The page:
a dynamic entrepreneur & CEO, specialist in startup support, innovation & investment
Developers are in short supply and everyone has the next big thing and wants a developer to join them for free or an equity share. Finding developers is never easy but I planned to pay for them that way you get delivery on time and on budget (well if managed well). I have used Guru.com and elance.com before to hire freelance developers and designers so understood the process and how hit and miss it can be. This time I opted to use oDesk.com because I had worked with a few startups that had used it and found some great people via it.
My general advice is you seem to get good quality developers from Eastern Europe and developers from India & China are a bit more miss than hit. Because of this I filtered the people via location and invited a bunch of people who I thought based on their profile and example work could deliver what I was asking for. This process takes several weeks so don’t expect to signup on day 1 and have a team working for you on day 2. I needed an iOS developer then a backed developer who could write the API, database connect and do the scraping of car data I was going to need.
After a couple of weeks I had Yuriy from the Ukraine who was an iOS developer & Michael who was based in the UK and a php developer. I shared with them the FluidUI mock ups and a trello board with a list of features to be developed.
First job was to list out a bunch of features I thought the app should have in the first version
– Find Vehicle details (Reg, Make, Model, Colour, Fuel Type, engine size, BHP)
– TAX renewal reminder
– MOT renewal reminder
– Insurance renewal reminder
– Breakdown recovery details (AA, RAC, GreenFlag)
Next was to start to produce wireframes for the app. For the wire framing I used FluidUI to map out the various iPhone screens and the user journey through the app. Once in Fluid you can then push it to an iPhone to test it on an actual device, although the backend functionality is not there it massively helps you work out what works and what doesn’t. I was also able to push it to other people’s phones to then peer over their shoulder why they tried things out. Once I was happy with the layout I then shared it with a designer for him to design the individual screens, I was then able to go back and add them to FluidUI so it looked as close to the real thing as possible.
Finding a designer?
I felt that the design of the app was critical to it being adopted and used by users, if it looked good it was going to be much easier to sell. I therefore decided that I wanted to use someone I trusted and could sit with to go over the designs and my vision for the product. Luckily I new just the chap and we set to work. It only took him a few days to come up with the concept which I loved he then took a few more days to complete all the various screen layouts.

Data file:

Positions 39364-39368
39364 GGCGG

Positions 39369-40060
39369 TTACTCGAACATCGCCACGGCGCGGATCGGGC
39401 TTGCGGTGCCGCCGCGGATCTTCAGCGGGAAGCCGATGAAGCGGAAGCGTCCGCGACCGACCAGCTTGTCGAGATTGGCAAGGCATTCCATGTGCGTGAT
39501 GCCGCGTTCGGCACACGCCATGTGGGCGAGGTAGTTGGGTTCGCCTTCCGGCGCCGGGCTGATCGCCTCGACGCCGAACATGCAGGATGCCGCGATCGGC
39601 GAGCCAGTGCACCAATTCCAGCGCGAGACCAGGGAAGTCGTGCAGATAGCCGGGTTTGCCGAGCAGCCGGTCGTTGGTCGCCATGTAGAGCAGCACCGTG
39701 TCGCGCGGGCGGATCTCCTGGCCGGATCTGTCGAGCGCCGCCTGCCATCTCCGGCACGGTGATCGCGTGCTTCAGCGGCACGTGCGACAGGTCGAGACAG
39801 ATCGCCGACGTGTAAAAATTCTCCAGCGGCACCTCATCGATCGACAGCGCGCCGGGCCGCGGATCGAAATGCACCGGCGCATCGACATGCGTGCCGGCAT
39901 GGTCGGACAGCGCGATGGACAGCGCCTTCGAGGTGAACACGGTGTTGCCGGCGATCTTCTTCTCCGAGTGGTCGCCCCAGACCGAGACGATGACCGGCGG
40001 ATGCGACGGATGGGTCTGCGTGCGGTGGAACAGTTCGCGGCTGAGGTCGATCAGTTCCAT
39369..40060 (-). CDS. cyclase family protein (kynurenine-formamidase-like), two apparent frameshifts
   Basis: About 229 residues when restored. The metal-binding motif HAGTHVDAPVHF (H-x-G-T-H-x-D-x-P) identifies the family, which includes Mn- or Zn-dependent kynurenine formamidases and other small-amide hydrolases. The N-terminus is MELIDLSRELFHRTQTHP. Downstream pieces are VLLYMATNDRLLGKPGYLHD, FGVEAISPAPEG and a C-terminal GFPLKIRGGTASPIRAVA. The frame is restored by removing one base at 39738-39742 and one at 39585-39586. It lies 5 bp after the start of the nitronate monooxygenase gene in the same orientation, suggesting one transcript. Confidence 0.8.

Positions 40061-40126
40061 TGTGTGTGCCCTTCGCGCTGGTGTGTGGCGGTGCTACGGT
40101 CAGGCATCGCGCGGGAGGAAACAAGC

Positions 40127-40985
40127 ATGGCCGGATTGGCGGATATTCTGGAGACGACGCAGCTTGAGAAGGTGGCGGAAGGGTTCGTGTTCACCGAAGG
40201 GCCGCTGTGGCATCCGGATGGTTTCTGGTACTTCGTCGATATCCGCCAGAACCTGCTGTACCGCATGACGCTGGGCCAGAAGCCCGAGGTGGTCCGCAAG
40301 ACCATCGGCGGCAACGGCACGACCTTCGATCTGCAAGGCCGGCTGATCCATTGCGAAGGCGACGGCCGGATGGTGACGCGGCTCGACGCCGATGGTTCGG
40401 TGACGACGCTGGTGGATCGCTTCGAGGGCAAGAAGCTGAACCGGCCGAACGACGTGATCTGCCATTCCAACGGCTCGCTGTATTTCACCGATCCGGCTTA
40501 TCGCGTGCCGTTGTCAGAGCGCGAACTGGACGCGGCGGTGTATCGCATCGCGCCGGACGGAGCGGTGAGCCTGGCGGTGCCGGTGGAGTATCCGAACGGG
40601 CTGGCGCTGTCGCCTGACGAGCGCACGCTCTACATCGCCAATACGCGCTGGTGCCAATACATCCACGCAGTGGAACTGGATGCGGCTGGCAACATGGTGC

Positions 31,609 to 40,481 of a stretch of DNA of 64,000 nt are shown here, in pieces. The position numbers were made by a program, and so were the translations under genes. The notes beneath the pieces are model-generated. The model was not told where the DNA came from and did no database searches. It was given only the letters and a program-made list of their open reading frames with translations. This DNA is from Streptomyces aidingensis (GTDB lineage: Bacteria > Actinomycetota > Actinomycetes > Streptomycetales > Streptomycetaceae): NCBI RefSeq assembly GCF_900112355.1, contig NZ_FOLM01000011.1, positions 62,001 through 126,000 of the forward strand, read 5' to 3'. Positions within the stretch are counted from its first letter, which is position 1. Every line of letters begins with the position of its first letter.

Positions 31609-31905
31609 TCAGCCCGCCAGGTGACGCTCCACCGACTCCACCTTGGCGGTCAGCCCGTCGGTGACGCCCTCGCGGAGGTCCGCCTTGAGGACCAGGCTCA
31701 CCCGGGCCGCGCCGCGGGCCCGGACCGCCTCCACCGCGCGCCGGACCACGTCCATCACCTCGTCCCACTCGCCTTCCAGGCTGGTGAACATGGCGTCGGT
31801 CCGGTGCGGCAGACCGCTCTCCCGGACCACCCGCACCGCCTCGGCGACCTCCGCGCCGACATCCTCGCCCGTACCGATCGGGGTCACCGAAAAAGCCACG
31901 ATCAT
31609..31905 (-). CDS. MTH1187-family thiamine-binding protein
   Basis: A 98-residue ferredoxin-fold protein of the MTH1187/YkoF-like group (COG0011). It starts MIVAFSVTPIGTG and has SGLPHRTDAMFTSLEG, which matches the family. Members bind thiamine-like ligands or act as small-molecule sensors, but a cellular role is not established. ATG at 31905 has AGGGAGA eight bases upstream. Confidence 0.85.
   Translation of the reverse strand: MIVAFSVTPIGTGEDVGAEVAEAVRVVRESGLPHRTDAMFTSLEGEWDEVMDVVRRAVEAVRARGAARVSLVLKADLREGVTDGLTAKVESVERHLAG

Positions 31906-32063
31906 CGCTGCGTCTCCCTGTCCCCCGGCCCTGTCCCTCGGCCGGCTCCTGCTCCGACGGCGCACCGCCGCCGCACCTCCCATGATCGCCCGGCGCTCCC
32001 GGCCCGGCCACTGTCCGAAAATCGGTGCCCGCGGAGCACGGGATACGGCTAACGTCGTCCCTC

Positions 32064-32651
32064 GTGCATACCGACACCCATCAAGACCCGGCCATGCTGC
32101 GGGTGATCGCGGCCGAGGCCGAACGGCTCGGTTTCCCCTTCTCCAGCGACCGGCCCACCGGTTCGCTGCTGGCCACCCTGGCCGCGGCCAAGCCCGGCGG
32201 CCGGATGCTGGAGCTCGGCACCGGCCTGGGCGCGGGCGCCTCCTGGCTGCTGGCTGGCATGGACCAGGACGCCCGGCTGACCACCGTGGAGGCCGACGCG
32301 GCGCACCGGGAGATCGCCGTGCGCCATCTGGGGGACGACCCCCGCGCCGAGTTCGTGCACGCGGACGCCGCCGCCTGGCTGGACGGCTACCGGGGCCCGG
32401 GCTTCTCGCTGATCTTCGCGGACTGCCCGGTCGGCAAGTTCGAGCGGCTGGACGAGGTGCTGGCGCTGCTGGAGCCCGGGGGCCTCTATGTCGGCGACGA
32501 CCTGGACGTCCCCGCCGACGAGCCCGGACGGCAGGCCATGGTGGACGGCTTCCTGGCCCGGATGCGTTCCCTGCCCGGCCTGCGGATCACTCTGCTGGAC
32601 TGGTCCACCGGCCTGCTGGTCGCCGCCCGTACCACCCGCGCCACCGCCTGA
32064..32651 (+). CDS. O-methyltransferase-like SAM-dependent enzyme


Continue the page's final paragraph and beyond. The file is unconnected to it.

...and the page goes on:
I am always having ideas for mobile apps but don’t have the time to learn to code to create one. I also spend lots of time with startups who are creating mobile apps and I have no direct experience of publishing and promoting an app which means I am relying on stuff I have read and stuff I have learn’t second hand. It was time to get some real world experience by building and publishing my own app. I will document my journey via blog posts.
Mobile App Idea?
My idea was a simple one, all car owners have a bunch of things they need to remember to do each year like MOT, TAX, Insure and service the car and lots of people forget. So the app automates reminders for all your cars, you never forget those important things again.
Which Mobile platform to launch on?
First choice was what platform do I build the app for to launch upon. Most startups publish iOS first and Android second with Windows and Blackberry not even a consideration, but when you look at the number of handsets using Android versus iOS there is no comparison, Android has significantly more.
The challenge with Android is that you have over 12,000 different devices to support which makes it almost impossible to test your app across all these devices. The biggest reason people don’t start with Android is that monetization of an app is much simpler on iOS. A Distimo report said that in April 2013, the Google Play vs. iOS app revenue balance stood at 27% to 73%, that is hugely significant.
The other factors that influenced my decision were iOS/iPhone’s are expensive devices and my app was for car owners so my assumption is that more iPhone owners will also be car owners than Android users. The second factor is that I have an iPhone so if I want to test it then it would need to be iOS. Decision made it would be iOS.
Next step was to get the app designed.